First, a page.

• @MarioJost Thats true Mario but I did cover that by saying I have no idea what hardware they're using. Remember, this person works at a secondary school and from my experience, schools usually have outdated or old hardware. I've also seen plenty of environments where the hardware was capable of signal handling strategies like altering power etc. but it wasn't configured to do so, which is why I was pushing in the direction of doing a wifi survey and configuration review.
    – NetServOps
    Jun 11 at 0:35
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40 MHz channels were only introduced in 802.11n (WiFi 4 in the new naming scheme from the WiFi Alliance). 802.11g (WiFi 3) and earlier physical layers, could not use 40 MHz channels. 802.11n, however, operates at both 2.4 GHz and 5 GHz bands. So if your clients support 40 MHz bands (802.11n, 802.11ac, 802.11ax - or WiFi 4, 5, 6, respectively), they should be able to do so at 5 GHz as well.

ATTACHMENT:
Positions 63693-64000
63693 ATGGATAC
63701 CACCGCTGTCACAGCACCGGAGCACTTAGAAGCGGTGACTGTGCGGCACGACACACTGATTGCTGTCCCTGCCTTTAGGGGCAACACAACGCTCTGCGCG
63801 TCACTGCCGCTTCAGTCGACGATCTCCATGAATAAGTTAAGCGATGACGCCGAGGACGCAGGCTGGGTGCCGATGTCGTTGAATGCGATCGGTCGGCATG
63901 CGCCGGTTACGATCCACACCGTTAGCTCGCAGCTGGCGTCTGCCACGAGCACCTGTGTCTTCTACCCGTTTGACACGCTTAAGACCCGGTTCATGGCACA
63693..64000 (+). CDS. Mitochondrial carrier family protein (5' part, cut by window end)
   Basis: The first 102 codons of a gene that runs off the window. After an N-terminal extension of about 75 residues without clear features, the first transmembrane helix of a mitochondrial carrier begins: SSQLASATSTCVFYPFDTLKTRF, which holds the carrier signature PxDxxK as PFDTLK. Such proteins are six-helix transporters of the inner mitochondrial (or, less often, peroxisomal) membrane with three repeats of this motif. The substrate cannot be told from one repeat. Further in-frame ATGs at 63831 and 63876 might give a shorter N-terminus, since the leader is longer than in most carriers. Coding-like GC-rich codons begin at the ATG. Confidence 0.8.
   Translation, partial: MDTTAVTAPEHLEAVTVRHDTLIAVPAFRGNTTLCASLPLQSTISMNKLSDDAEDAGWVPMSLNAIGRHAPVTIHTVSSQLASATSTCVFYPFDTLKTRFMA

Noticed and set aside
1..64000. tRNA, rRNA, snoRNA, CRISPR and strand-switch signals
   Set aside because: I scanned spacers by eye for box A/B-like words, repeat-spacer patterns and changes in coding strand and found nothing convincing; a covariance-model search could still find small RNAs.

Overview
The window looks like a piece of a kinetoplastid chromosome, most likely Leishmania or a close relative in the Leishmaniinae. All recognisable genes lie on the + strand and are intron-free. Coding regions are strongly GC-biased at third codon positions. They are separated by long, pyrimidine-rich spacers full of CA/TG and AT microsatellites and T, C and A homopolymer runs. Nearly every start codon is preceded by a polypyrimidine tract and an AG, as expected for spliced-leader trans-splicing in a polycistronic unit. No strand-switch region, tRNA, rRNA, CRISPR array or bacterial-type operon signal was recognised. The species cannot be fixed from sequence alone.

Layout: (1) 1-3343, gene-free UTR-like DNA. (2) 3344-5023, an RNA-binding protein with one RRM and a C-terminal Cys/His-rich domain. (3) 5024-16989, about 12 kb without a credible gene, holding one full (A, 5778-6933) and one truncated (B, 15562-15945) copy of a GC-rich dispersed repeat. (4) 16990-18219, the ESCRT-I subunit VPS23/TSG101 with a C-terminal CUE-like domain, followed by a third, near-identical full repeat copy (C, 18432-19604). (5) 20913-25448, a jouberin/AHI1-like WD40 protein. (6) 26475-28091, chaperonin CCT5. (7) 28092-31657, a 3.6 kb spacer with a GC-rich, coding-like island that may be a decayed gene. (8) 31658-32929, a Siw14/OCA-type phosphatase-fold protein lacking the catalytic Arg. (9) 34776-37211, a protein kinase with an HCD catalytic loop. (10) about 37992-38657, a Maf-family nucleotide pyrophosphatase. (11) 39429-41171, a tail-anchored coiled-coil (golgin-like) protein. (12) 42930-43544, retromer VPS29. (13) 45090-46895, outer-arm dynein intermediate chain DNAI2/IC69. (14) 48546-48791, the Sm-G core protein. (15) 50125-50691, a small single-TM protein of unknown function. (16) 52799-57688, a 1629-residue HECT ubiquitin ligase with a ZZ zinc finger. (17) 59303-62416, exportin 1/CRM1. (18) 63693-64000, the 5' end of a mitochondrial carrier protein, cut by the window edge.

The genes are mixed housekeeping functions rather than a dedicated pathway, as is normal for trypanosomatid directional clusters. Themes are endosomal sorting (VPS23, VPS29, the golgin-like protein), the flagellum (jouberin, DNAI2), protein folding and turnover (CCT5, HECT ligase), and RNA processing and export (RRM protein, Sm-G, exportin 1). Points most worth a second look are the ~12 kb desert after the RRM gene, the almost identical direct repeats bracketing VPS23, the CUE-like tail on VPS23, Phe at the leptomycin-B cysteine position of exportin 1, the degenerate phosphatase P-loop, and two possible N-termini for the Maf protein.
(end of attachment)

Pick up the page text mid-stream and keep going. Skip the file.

By the way, you might be happy to know that with 802.11ax, there is much better support for dense deployments, sharing of spectrum, etc., so some of those considerations mentioned by the senior engineer, while having some truth for earlier generations of WiFi, would not be relevant with 802.11ax (WiFi 6).